Watching porn triggers similar brain activity as drug exposure, study says
There’s still debate over whether sex addiction exists, but a new study on porn and the brain provides more evidence that consuming explicit material is addicting. The new study, published in the journal PLOS ONE shows that sex addiction, scientifically known as compulsive sexual behavior, may actually be similar to drug addiction in the brain.
Researchers at the University of Cambridge’s department of psychiatry discovered that watching pornography triggers brain activity similar to what drug addicts experience when they’re shown drugs.
In the study, the researchers looked at 19 men with compulsive sexual behavior and 19 healthy men. The participants either watched sexually explicit videos or sports while the researchers monitored their brain activity using functional magnetic resonance imaging.
The imaging showed that three regions of the brain—the ventral striatum, dorsal anterior cingulate and amygdala—were more active in the men with compulsive sexual behavior compared to the healthy participants. Interestingly, these are the same areas stimulated in drug addicts when they’re shown drugs. The ventral striatum helps process reward and motivation and the dorsal anterior cingulate is involved in anticipating rewards and drug cravings. The amygdala processes events and emotions.
After watching the videos, the participants also rated their level of sexual desire and how much they enjoyed the videos. Previous research has shown that at a certain point, drug addicts use their drug of choice because they need it, and not necessarily because they like the feeling. As the researchers expected, the patients with compulsive sexual behavior reported higher levels of desire towards the sexually explicit videos even though they did not necessarily like them more. Their desire was also correlated with higher interactions between the three areas of the brain during the explicit videos than for the sports.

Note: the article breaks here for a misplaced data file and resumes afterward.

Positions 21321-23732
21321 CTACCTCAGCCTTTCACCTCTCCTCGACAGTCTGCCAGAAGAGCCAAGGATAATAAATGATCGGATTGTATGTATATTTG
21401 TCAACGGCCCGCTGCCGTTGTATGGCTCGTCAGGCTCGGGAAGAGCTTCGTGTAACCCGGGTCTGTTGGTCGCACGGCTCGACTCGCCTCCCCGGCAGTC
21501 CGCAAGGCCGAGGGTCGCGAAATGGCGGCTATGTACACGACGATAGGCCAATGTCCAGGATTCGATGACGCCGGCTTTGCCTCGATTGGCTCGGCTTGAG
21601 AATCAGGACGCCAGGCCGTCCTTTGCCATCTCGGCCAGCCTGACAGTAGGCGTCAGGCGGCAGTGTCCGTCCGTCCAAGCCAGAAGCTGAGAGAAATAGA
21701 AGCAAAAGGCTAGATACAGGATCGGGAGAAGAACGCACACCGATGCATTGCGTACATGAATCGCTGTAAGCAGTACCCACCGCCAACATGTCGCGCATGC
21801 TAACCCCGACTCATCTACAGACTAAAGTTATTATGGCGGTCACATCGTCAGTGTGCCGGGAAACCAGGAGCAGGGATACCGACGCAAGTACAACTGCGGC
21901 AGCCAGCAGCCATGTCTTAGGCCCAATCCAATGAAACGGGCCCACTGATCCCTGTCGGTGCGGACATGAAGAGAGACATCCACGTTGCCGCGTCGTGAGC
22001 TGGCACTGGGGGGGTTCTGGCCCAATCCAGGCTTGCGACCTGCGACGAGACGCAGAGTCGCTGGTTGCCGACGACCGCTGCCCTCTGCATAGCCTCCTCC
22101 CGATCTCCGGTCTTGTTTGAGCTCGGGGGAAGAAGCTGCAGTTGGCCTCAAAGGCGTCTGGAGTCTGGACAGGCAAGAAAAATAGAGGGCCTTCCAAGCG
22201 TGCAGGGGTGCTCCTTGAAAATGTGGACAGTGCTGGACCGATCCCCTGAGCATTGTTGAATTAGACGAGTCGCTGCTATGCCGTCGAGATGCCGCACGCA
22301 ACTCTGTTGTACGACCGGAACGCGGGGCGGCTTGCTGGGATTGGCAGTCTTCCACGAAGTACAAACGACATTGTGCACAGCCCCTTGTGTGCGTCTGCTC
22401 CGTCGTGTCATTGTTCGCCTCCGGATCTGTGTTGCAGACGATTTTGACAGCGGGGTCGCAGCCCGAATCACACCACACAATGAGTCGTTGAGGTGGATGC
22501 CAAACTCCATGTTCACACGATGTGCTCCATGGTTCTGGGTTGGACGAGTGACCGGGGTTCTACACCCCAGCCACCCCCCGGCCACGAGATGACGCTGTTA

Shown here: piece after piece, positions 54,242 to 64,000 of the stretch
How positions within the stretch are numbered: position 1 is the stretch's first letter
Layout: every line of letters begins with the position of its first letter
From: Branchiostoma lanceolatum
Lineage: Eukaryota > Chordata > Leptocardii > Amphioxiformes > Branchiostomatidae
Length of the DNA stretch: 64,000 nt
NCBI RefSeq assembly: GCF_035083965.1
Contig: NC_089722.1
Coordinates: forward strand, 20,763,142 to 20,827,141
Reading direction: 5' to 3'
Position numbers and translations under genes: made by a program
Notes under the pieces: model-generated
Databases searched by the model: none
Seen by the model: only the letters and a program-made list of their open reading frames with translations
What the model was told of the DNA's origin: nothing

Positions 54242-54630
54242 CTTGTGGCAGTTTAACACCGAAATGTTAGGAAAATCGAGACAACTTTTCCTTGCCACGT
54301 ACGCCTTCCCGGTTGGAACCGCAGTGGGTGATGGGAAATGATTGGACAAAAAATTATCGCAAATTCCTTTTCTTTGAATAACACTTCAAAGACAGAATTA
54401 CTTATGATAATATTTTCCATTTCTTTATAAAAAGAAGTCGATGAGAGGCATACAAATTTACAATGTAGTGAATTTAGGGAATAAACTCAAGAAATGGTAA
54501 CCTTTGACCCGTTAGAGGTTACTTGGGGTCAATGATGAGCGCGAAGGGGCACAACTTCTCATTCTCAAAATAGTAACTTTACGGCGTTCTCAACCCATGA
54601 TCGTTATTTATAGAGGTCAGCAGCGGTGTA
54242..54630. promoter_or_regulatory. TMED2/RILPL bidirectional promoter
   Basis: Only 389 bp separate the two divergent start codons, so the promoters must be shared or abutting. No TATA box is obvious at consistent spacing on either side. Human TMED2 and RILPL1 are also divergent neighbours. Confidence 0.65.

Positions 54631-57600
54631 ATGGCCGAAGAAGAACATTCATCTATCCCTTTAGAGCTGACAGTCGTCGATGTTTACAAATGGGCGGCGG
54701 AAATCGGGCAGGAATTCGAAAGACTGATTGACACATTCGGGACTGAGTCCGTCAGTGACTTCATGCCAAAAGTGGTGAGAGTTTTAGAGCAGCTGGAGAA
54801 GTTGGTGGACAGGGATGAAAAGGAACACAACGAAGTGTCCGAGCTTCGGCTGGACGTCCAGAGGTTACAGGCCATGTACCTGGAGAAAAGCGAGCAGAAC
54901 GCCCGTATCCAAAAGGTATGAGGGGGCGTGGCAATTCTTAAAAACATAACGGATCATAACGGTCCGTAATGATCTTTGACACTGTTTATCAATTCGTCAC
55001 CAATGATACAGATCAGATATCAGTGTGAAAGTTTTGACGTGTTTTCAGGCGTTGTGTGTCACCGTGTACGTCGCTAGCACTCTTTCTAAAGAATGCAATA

The men with compulsive sexual behavior also reported starting to watch pornography at earlier ages, and they consumed it at a higher rate than the healthy group. The researchers noticed that younger participants—particularly those with compulsive sexual behavior—had greater levels of activity in the ventral striatum after watching pornography. This, the study authors believe, suggests the ventral striatum is involved in the development of compulsive sexual behaviors like it is in drug addiction. Since people’s brains continue developing into their mid-20s, teens often take more risks and are more susceptible to impulsive behavior.
Despite the findings, the investigators still caution against making any conclusive leaps until more research is done. After all, the study sampling was small, and there’s still disagreement over whether sex is really addictive.
“Whilst these findings are interesting, it’s important to note, however, that they could not be used to diagnose the condition. Nor does our research necessarily provide evidence that these individuals are addicted to porn – or that porn is inherently addictive,” lead study author Dr. Valerie Voon, a Wellcome Trust Intermediate Clinical Fellow at Cambridge, said in a statement. “Much more research is required to understand this relationship between compulsive sexual behaviour and drug addiction.”